Date of Award


Document Type


Degree Name

Doctor of Juridical Science (SJD)


The emergence of Thailand’s treaty reform has not only brought change to its legal landscape, but also significant social, political and economic implications within the governing process. While it is political and social in the sense that the mechanisms introduced under Section 190 of the 2007 Constitution (treaty clause) are intended to secure greater accountability and transparency in the public administration through the increased involvements of the public and the institutional branches, the economic dimension derives from the fact that this provision directly deals with the scope of the executive’s authority in the conduct of international relations, trade and investment upon which domestic economy depends. This new approach makes perfect sense, especially from the liberal democracy perspective which believes in the restriction of government power. Nevertheless, these implications in which the effectiveness and responsiveness of government function have been substantially undermined come with a new dilemma and challenges which also pose threats toward the principle of democracy and its implementation.

This dissertation hopes to provide a middle ground for Thailand’s treaty model through the exploration of the relationship between legal and political disciplines in the maintenance of the good governance principle and practice. In the derivation of the treaty model, the study draws out two important arguments to secure the government administration’s effectiveness, (i) the cultural component in which various democratic theories concerning the mechanism of public participation are examined to maximize the political role of the public, and (ii) the structural component in which the separation of powers principle is addressed in relation to creating the proper roles and functions of the legislature and judiciary in the foreign affairs context. The comparative study of the surveyed countries’ treaty practices, which reveals the executive’s central foreign affairs authority, the legislative manner of control and the application of judicial limits, is also used in order to help determine the scope of the public, legislature and judiciary involvements in the treaty process along with these two important components.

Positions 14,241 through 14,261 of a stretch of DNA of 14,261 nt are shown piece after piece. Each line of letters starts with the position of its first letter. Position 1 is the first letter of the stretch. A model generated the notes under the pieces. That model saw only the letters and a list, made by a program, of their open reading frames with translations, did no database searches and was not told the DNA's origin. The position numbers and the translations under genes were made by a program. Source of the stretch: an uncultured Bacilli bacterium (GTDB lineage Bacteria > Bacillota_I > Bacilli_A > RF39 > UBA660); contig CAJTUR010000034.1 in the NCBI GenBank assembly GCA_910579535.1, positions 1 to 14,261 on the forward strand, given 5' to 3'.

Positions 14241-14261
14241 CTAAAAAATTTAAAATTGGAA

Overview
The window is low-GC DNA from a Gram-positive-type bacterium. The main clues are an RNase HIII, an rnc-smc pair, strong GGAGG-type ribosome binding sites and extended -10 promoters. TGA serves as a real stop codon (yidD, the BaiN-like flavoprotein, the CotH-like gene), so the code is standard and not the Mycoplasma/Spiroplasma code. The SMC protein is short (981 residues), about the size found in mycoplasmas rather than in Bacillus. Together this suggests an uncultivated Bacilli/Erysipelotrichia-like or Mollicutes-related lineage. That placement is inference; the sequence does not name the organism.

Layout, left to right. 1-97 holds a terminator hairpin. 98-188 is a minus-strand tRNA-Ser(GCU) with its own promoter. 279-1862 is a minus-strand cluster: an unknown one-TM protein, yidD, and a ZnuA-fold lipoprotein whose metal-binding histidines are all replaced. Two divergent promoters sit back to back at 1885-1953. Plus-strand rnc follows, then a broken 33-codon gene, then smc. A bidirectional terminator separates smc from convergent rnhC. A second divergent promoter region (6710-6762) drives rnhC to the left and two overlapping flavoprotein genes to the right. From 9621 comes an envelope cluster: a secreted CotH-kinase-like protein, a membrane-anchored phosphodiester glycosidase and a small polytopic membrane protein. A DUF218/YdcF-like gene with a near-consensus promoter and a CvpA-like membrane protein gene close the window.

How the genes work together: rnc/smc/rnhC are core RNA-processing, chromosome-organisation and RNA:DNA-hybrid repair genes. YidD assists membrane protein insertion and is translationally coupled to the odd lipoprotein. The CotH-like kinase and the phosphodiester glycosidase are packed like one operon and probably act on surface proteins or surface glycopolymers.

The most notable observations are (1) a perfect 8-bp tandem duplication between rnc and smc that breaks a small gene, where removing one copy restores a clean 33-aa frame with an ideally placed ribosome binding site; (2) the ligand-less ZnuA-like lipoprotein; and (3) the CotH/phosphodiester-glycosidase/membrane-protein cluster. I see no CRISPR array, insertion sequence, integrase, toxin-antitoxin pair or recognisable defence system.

The study opens up a new meaning of democracy in which practicality is the focus of its adoption. The proposed treaty model will not only carry out this important principle, but will also continue to operate as both the people’s safeguard against the encroachments of their interests and as the machinery that promotes a quality administration. Therefore, the research concludes that, while the current legal and institutional arrangements of the treaty clause are found inadequate to effectively respond to socio-political and economic challenges, the proposed treaty reform can become an important platform for a more ambitious model of the future.